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The Egyptian Book of the Dead Essay Sample

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The Egyptian Book of the Dead Essay Sample

            The earliest and oldest form of religious text was found were those found inside the burial chambers of the royal pyramids during the fifth and sixth dynasty. Said texts, referred to as pyramid texts were hieroglyphics found inscribed in the stone walls. These inscriptions were believed to have assisted the kings in their ascend to heaven. These hieroglyphics were later on transcribed and was called the Book of the dead.

            The Egyptian  Book of the Dead known to the Egyptians as eu nu pert em hru which  means The Chapters of coming forth by day (Deuer) is a book of ancient Egyptian funerary texts containing translations of  Egypt’s Funerary Papyri, a collection of spells, prayers and incantations. The earliest book of the dead was written mid-fifteenth century BC.  The book of the dead reflects their belief in the afterlife. It was called the book of the dead because the texts in the funeral papyri we’re divided into individual spells or chapters.  Funerary Papyri are sheets of papyrus scribed with texts and illustrations. Some of which were believed to have originated in the Egyptian texts carved on the hieroglyphs found on the walls of the burial chamber of the last ruler of the fifth dynasty, King Welis. The pictures with the text illustrate the trials the dead would have to undergo in order to be given entry to the underworld. These texts were initially carved to the sarcophagus and later on inscribed to sheets of papyrus also know today as scrolls, each scroll containing a selection of chapters. The sheets are then placed with the dead inside his coffin and were believed to help and guide the dead to a peaceful journey to the after life. (Faulkner and Andrews11-16)

            During the Middle Kingdom (about 2040-1786 bc)   the funeral beliefs and practices were limited to royalty and great noblemen. And then it became available to those who can afford.  If one is wealthy, he can hire an expert to scribe the text for him, with his own choice of chapter, and then an expert draughtsman would be commissioned to make the illustrative vignettes. Those who can’t afford on the other hand would have to make do with ready made texts. (Faulkner and Andrews 11)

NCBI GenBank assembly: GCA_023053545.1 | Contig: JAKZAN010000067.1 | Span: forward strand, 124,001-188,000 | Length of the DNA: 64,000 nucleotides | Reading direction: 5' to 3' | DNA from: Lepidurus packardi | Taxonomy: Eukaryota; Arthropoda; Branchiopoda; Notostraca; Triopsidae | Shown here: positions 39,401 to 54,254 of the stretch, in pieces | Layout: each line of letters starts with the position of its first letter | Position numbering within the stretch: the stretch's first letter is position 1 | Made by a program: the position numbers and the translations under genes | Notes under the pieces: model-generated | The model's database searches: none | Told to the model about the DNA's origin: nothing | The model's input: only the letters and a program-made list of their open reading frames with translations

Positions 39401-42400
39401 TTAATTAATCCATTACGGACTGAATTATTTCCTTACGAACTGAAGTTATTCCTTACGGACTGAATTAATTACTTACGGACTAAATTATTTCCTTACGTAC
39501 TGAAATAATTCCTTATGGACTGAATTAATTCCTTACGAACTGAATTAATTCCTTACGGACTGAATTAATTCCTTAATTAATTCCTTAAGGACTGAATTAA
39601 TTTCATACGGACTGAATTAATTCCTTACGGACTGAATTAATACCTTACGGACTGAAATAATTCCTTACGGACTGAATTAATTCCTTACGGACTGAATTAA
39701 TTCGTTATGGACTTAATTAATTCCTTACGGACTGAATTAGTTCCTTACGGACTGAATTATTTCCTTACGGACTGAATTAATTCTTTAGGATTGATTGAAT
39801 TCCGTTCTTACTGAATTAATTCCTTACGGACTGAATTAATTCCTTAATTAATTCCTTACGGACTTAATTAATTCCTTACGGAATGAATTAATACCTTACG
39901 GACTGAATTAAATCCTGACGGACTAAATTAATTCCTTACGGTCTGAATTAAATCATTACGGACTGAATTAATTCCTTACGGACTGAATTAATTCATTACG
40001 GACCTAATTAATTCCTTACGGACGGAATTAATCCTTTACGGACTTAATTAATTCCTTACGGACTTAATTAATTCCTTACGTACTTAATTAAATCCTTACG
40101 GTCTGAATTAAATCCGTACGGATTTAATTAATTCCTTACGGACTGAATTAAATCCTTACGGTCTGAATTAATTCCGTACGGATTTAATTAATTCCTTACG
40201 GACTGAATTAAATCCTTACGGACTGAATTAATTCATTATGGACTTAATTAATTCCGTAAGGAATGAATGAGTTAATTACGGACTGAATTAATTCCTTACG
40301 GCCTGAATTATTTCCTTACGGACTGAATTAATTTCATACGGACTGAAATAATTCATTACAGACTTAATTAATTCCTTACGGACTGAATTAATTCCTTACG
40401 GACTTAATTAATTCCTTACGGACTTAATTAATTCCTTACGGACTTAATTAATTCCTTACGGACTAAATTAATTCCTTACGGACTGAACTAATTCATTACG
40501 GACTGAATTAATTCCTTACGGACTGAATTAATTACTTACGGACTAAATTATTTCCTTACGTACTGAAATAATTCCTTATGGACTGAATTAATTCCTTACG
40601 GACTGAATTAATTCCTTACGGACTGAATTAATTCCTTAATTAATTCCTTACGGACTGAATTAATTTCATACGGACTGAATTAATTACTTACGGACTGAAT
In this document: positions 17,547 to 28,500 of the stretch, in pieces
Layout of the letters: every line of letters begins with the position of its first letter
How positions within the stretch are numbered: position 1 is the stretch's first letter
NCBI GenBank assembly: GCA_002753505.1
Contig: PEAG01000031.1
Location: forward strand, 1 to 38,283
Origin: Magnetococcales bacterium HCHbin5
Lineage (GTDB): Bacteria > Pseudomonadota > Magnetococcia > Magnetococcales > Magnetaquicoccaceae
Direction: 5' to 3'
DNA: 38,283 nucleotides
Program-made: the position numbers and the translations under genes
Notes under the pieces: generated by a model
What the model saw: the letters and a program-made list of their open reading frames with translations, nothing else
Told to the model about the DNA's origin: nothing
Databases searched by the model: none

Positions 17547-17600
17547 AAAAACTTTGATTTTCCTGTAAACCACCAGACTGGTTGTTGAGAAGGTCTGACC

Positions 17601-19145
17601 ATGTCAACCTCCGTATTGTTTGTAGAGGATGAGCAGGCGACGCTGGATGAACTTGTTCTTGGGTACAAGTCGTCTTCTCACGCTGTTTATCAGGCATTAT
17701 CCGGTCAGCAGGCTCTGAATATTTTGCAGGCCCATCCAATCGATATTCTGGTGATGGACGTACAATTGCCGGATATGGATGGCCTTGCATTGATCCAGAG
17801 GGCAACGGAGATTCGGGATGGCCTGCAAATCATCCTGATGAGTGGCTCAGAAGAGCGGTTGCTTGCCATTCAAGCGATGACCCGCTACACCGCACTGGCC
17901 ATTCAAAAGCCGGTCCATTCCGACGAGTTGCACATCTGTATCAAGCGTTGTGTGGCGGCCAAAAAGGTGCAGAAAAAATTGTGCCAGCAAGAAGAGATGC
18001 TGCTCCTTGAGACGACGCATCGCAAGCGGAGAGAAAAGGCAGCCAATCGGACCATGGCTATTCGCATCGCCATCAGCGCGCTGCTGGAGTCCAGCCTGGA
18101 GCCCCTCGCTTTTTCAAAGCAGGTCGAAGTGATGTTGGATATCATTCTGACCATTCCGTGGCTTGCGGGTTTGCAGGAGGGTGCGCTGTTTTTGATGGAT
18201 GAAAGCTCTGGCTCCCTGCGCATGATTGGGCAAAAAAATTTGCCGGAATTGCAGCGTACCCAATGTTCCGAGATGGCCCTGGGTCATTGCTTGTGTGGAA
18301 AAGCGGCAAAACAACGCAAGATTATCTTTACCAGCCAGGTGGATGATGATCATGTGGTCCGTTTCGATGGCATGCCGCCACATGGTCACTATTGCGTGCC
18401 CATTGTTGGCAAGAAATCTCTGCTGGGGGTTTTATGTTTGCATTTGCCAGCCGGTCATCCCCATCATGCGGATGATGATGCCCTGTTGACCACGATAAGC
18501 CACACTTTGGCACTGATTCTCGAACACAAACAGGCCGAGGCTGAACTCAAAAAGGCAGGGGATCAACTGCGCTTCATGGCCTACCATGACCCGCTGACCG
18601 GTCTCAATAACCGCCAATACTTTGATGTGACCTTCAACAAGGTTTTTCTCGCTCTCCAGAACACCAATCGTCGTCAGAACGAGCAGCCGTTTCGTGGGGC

Weighing of the Heart of Ani, From the Papyrus of Ani. (Crystal)

            Scene: Ani and his wife Tutu watch as his heart is weighed against an ostrich feather      representing Maat. Anubis checks the accuracy of the balance. Thot stands ready to   write the results and Ammit, the hybrid monster waits to gobble down any heart weighed down by sin. Ani’s human-headed soul, his destiny and birth-goddesses and his fate look on. Twelve gods and goddesses holding was-scepters are enthroned behind a heaped offering table as witnesses to the judgment. (Faulkner and Andrews     14)

            Spell 125:  The Declaration of Innocence

            Hail to you, great god, Lord of justice! I have come to you, my lord…I know the names of the forty-two gods…who live on those who cherish evil and who gulp down their blood on that day of reckoning of characters in the presence of [Osiris]…I have come to you. I have brought you the truth, I have expelled falsehood for you, and I have  not [the false of evils followed by–]. I am pure,pure,pure,pure!

            [then the second list of evils—described as the “negative confession” or the        “declaration of innocence”]. (qtd. in Stillwell 124)

A sample text relating to the weighing of the heart of Ani.

            The Prayer of Ani: My heart, my mother; my heart, my mother! My heart whereby I came into being! May nought stand up to oppose me at [my] judgment, may there be no opposition to me in the presence of the Chiefs (Tchatchau); may there be no parting of thee from me in the presence of him that keepeth the Balance! Thou art my KA, which dwelleth in my body; the god Khnemu who knitteth together and strengtheneth my limbs. Mayest thou come forth into the   place of happiness  whither we go. May the Sheniu officials, who make the conditions   of the lives of men, not cause my name to stink, and may no lies be spoken against me in the   presence of the God. [Let it be satisfactory unto us, and let the Listener god be favourable unto us, and let there be joy of heart (to us) at the weighing of words. Let     not that which is false be uttered against me before the Great God, the Lord of       Amentet. Verily, how great shalt thou be when thou risest in triumph.](Budge 371-  372)

Egypt’s religion focuses on the afterlife and they dedicated most of their time preparing for their journey to the next world. And because Egyptians practice Polytheism, a belief and worship of many deities the hymns in the book were addressed to various Gods and Goddesses. Awareness of such hymns, spells and incantations were found essential in achieving happiness after death.

            This book also describes ancient Egyptian religious beliefs.  Their belief in a life after death. The practice of Polytheism or the worship of gods and goddesses. And the belief that animals such as cat, bull and crocodile are sacred. Thus their gods and goddesses were believed to be half human half animal.

            And because one of the most important aspect of their religion is the after life, they believe that the physical body of the dead should be preserved for the spirit to have a place to reside after they die. And they perform mummification as a way of preserving the bodies. The mummified pharaohs were then built a pyramid to serve as their tombs.

            Egyptians worships hundreds of different gods including their pharaohs. Though they worship quite a number of gods, there were a few more popular than the others. The two chief goda, Amon-Ra and Osiris. And the goddess Isis. Amon-Ra, an all powerful Egyptian god, sun god and the lord of the universe, Osiris, probably the most popular god, god of vegetation, the god of the resurrection, the god of the Underworld and judge of the dead.  Then the most popular goddess, Isis, Goddess of fertility and motherhood. (Nosotro,para.1-5)

            The hymns in the book of dead were mostly addressed to these gods and goddesses: